So I recently acquired a Logitech G502 mouse, and I have to say I absolutely love it. It's a beautiful mouse, and a worth upgrade to my old G500s mouse. However my one gripe was the new all-metal scroll wheel. While the weight was nice, I missed the rubber ring around my old 500s. This led me to attempt to replace the new 502 scroll wheel with the old one from my busted 500s.
So let's get started shall we?
So as you can see, these are what the mice look like side-by side. While they look drastically different, the ergonomics are actually very similar among the two.
The first step was to take the mouse feet off and unscrew the screws that hold the chassis in place.
So the feet are layered. There's double-sided adhesive foam, with the feet on top. On the back foot, I managed to peel off the feet with the foam. However on the front two feet the foam stayed stuck to the chassis.
The next step was to separate the chassis from the top of the mouse.
So my old Dell L502x died. However most of the components were fine, it's just the motherboard that seemed to be down with a case of water damage. So along with turning the chassis of the laptop into a dock/stand for my new laptop I wanted to turn the laptop's screen into an external monitor.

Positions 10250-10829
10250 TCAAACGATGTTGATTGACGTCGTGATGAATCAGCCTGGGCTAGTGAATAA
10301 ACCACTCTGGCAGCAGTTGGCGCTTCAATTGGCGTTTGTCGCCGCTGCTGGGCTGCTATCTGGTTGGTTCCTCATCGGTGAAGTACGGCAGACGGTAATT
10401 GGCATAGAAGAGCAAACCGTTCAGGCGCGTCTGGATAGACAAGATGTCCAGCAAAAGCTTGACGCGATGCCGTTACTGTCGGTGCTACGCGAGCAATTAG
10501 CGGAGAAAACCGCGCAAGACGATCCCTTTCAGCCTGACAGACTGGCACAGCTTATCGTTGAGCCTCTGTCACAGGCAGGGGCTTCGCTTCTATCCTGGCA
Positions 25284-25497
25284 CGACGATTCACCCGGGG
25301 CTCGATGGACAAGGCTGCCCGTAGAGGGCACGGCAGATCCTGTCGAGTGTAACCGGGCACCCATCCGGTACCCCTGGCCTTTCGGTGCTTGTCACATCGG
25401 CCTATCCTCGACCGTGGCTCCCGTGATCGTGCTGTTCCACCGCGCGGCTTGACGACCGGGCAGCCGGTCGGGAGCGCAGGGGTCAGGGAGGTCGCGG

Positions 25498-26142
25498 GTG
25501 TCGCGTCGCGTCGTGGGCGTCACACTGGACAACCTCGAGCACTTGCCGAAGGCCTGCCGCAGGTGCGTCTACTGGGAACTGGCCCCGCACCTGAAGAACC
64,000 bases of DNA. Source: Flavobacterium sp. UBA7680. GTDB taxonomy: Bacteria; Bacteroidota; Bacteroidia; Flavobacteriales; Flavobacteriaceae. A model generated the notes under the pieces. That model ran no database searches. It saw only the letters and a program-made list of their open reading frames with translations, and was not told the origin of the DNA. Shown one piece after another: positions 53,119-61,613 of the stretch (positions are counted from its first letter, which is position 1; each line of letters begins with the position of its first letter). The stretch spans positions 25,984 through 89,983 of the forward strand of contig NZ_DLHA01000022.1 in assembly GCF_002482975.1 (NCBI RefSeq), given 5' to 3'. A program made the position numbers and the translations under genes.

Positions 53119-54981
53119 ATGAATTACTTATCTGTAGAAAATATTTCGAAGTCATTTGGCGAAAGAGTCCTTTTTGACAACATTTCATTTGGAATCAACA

So the first thing I did was extract the panel from the housing to take a look at the model number and the interface. If you're looking to do this yourself just look up the documentation for your laptop or go to ifixit.com and look it up. Fortunately Dell has excellent documentation and a pretty straightforward teardown process.
So Tuesday went... interestingly. Getting the transmitter transmitting data other than the binary ones and zeros went kinda well. It wasn't quite as hard as I expected, but still took a little while to get sorted.
The goal was to set up the transmitter sending a numerical ID and a value between 0 and 170. The 0-170 value was so that the receiver could forward this onto the servo, which would then the volume knob. This was generated by a potentiometer reading being mapped from 0-1023 to 0-170. Then this number was converted into a string, and prefixed with a number of '0's to ensure the string length was 3 characters. So essentially '139' would remain unchanged, '72' would be prefixed with a '0' to make the string '072', and '8' would be prefixed with two '0's to make '008'. This three character string would be then prefixed by the one character ID. Broadcasting something like 1139, 1072 or 1008.